On June 11–12, 2015, the IMS-Microsoft Research workshop Foundations of Data Science brought together parallel communities of statisticians and machine learning researchers to discuss various problems that have both statistical and computational aspects. The organizers Jennifer Chayes from Microsoft Research, former IMS president Bin Yu from UC Berkeley Statistics Department, Sham Kakade from Microsoft Research, and Rafael Irizarry from Dana-Farber Cancer Institute were interviewed by Karl Rohe from UW-Madison Statistics Department via teleconference on July 24. This transcript has been edited for clarification and brevity.
David Dunson also helped organize the conference, but he was unable to join the teleconference. His essay (here) was written before this interview.
Karl Rohe: Why did you organize this conference?
Jennifer Chayes: One of the reasons for setting up this conference is that we felt machine learning people should be more involved in statistics, and statistics people should be more involved in machine learning.
Bin Yu: We wanted to show the younger generation of statisticians that a lot of work is being done at the intersection of these areas.
Chayes: Data science covers a wide breadth of challenges. These challenges have both statistical and computation aspects. These two fields provide complementary approaches to these problems.
Yu: We want to integrate these two fields.
Chayes: Right! You need both of them to address all of these data science questions.
Yu: IMS wants to facilitate this foundational work. The next step is to organize a data science group to host the next conference.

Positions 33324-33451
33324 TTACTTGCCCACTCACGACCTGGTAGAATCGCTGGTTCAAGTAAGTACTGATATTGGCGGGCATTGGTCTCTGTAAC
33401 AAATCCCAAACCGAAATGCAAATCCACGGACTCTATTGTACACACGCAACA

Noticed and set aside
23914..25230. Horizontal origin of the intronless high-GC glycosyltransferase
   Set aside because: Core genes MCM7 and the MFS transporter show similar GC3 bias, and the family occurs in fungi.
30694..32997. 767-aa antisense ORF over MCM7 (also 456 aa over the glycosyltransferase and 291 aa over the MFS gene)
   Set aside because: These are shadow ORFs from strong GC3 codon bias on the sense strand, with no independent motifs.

Chayes: That would be great!
Rohe: To give a flavor of the conference, what were some of the talks about?
Sham Kakade: Axel Munk’s session on super-resolution imaging had some really cool stuff. For example, Victor Panaretos spoke about functional data analysis of DNA molecular dynamics. There was also a lot of cool computational social science stuff. Sharad Goel analyzed over three million stops by New York City police officers to investigate racial disparities. There were also numerous talks from physicists.
Rohe: Do you have any advice for people who are interested in data science?
Yu: They have to be quantitative already…
Chayes: And people can be quantitative in many ways. Expose yourself to the richness of the kinds of problems that are addressed in data science and the breadth of techniques that can be brought to bear. Whatever a researcher is doing, there are things that they can do to contribute to data science. Expose yourself to the breadth of this so that you can say to yourself, “Wow, I can do this.”
Yu: Also, research is always human-centered. You need to make the right connections. You can go to conferences, you can organize webinar meetings, you can have blogs, there are many ways, but it is people coming together. We are forging data science together. It is not like it is already made and you should learn it. This is really an invitation, let’s do data science! Let’s invent data science together! Whatever you can bring to the table.
Chayes: You need to get out there and meet people!
Yu: Yeah! For me, research is always social.
Chayes: This is true in all areas of research. I do think that one of the nice things about data science, and one of the things that was inherent in the workshop, is the breadth of the communities. If you’ve been doing statistical biology, it doesn’t mean that you can’t be doing statistical environmental science. A lot of the techniques apply across multiple application areas.